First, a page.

The UVic Writer's Guide


A syllogism is a means of breaking down an argument into three simple, related terms:

  1. All UVic students receive grades;
  2. I am a UVic student; therefore
  3. I receive grades.

There are three parts to a syllogistic argument. The major premise is the first, general statement: "All UVic students receive grades." The minor premise is the second, specific statement: "I am a UVic student." The conclusion is the logical resolution of the two premises: "I receive grades." To be an effective argument, both premises of the syllogism must be true, and they must also relate logically one to the other.

Arguments of this kind tend to fail because the general premise is not valid:

  1. All students like pizza.
  2. Hassan is a student, therefore
  3. Hassan likes pizza.

The assumption that all students like pizza is invalid (if nearly true).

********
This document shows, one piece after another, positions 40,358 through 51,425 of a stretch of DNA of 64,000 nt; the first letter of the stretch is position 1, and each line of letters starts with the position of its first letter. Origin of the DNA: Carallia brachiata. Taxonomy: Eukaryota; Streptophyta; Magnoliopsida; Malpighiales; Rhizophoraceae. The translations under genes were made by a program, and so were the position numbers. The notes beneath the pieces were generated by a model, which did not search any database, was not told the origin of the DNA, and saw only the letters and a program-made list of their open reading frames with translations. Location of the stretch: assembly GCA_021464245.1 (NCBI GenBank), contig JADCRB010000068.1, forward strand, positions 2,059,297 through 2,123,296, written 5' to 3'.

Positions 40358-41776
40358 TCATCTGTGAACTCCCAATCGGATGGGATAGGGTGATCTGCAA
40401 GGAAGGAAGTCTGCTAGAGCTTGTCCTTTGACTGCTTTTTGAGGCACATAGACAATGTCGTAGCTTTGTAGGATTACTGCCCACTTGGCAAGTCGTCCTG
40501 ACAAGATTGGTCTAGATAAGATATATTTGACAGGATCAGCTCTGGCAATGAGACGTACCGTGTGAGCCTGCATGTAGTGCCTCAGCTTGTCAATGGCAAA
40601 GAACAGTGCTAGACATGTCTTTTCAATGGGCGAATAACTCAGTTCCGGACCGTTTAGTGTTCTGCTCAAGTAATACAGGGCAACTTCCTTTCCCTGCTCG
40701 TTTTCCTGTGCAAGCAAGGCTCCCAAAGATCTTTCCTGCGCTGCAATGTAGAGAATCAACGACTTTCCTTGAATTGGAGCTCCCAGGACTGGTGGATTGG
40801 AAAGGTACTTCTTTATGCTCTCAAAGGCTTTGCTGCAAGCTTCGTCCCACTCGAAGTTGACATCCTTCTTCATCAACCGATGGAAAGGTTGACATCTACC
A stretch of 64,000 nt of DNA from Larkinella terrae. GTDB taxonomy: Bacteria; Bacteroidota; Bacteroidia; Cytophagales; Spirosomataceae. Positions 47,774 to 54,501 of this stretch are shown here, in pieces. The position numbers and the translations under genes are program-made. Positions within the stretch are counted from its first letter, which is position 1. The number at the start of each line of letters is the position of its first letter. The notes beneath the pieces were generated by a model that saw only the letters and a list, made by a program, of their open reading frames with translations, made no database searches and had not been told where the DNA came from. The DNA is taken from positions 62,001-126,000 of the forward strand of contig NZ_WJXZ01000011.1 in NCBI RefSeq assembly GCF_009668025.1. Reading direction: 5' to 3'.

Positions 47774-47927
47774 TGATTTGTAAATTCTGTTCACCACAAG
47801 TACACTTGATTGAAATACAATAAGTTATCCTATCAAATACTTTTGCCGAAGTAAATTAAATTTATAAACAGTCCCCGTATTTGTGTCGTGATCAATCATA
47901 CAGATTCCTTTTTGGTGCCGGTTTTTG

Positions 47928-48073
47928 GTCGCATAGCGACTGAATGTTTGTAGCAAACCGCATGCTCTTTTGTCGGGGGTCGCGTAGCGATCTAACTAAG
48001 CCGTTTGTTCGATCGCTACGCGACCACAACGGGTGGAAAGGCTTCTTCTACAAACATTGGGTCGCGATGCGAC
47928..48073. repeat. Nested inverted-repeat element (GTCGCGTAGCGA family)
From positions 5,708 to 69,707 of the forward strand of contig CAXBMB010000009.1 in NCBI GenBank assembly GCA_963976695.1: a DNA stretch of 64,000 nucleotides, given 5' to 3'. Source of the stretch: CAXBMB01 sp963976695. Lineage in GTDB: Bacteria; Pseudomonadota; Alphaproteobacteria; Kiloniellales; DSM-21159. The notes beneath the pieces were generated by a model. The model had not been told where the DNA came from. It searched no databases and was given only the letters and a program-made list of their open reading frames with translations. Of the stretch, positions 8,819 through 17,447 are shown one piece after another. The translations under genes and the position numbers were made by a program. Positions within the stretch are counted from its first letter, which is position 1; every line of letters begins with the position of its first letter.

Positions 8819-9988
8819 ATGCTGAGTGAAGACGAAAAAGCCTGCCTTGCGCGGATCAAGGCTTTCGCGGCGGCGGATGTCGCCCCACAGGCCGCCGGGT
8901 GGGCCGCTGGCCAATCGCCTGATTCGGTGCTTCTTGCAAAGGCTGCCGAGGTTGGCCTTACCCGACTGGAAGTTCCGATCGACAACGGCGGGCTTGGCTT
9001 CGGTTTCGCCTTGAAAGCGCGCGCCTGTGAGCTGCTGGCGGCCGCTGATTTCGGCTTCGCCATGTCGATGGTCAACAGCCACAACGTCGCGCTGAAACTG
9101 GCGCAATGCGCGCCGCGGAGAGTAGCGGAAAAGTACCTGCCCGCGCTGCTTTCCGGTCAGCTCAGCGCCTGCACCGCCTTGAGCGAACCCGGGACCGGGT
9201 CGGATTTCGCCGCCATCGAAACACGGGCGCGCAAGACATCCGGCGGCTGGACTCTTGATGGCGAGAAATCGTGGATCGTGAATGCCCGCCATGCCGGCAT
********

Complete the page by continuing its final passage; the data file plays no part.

Improperly used, the syllogism is a handy device for producing charmingly erroneous conclusions like this one:

  1. Slugs crawl on the ground;
  2. I can crawl on the ground; therefore
  3. I am a slug.

While this conclusion may be true in a metaphorical sense, it does not follow logically from the first two statements because the two premises are not logically connected.

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Copyright, The Department of English, University of Victoria, 1995
This page updated September 24, 1995